Robotics has achieved its greatest success to date in the world of industrial manufacturing.
Robot arms, or manipulators, comprise a 2 billion dollar industry. Bolted at its shoulder to
a specific position in the assembly line, the robot arm can move with great speed and accuracy
to perform repetitive tasks such as spot welding and painting (figure 1.1). In the electronics
industry, manipulators place surface-mounted components with superhuman
precision, making the portable telephone and laptop computer possible....
In this book, new results or developments from different research backgrounds and application fields are put together to provide a wide and useful viewpoint on these headed research problems mentioned above, focused on the motion planning problem of mobile ro-bots.
Recently, several solutions to the robot localisation problem have been proposed in the scientific
community. In this chapter we present a localisation of a visual guided quadruped
walking robot in a dynamic environment. We investigate the quality of robot localisation and
landmark detection, in which robots perform the RoboCup competition (Kitano et al., 1997).
The first part presents an algorithm to determine any entity of interest in a global reference
frame, where the robot needs to locate landmarks within its surroundings.
Today robots navigate autonomously in office environments as well as outdoors. They show their ability to beside mechanical and electronic barriers in building mobile platforms, perceiving the environment and deciding on how to act in a given situation are crucial problems. In this book we focused on these two areas of mobile robotics, Perception and Navigation.
Mobile robots navigation includes different interrelated activities: (i) perception, as obtaining and interpreting sensory information; (ii) exploration, as the strategy that guides the robot to select the next direction to go; (iii) mapping, involving the construction of a spatial representation by using the sensory information perceived; (iv) localization, as the strategy to estimate the robot position within the spatial map; (v) path planning, as the strategy to find a path towards a goal location being optimal or not; and (vi) path execution, where motor actions are determined and adapt...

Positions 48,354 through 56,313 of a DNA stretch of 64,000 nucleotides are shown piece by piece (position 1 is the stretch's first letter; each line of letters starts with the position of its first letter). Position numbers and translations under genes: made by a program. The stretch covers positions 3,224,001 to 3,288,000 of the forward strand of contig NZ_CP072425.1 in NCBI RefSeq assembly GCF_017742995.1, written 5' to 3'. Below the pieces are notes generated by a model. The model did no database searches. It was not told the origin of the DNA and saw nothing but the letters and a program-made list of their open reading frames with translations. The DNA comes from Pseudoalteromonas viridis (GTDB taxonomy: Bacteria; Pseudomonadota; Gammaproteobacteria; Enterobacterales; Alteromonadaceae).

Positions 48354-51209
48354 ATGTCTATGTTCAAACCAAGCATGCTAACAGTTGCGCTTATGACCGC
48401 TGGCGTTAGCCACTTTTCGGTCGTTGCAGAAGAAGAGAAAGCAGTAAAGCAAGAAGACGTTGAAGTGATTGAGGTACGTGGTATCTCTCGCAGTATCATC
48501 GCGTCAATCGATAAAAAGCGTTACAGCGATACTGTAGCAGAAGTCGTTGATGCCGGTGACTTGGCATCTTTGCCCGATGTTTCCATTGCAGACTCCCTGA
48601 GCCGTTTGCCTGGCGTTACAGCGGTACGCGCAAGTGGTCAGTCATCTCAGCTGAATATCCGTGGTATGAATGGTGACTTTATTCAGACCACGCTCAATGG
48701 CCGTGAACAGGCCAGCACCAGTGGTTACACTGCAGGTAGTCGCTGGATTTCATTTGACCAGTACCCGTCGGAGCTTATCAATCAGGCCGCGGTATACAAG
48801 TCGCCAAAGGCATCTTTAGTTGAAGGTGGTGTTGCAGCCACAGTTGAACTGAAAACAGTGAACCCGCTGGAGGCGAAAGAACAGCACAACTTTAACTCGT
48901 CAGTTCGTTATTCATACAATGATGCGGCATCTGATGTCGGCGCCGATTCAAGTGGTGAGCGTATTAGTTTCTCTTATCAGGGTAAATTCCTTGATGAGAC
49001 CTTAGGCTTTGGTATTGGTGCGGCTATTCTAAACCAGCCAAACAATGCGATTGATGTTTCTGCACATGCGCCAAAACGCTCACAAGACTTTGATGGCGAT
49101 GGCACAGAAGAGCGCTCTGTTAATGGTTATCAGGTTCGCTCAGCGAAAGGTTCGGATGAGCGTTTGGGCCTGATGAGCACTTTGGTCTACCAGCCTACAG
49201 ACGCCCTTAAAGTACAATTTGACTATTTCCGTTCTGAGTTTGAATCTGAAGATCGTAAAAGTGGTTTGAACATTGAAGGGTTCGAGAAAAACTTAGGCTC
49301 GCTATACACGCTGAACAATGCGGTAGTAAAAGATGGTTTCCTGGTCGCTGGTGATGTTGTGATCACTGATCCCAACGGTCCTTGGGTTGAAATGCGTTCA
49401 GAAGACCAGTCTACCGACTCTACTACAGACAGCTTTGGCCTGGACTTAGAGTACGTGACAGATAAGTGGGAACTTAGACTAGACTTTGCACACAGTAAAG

Hội thảo toàn quốc về Điện tử - Truyền thông – An toàn thông tin, ATC/REV-2012
Multi-sensor mobile robot and the sensor fusion-based localization with Extended Kalman Filter
Trần Thuận Hoàng, Phùng Mạnh Dương, Đặng Anh Việt và Trần Quang Vinh Trường Đại học Công nghệ, Đại học Quốc gia Hà nội e-Mail: firstname.lastname@example.org.
Various methods for controlling mobile robot
systems have been developed which are generally classified into two categories: global planning and
local control. Many works, based on the complete
knowledge of the robot and the environment, use a
global planning method such as artificial potential
fields , connectivity graph, cell decomposition
, etc. These methods build some paths (set of
sub-goals) which are free of obstacles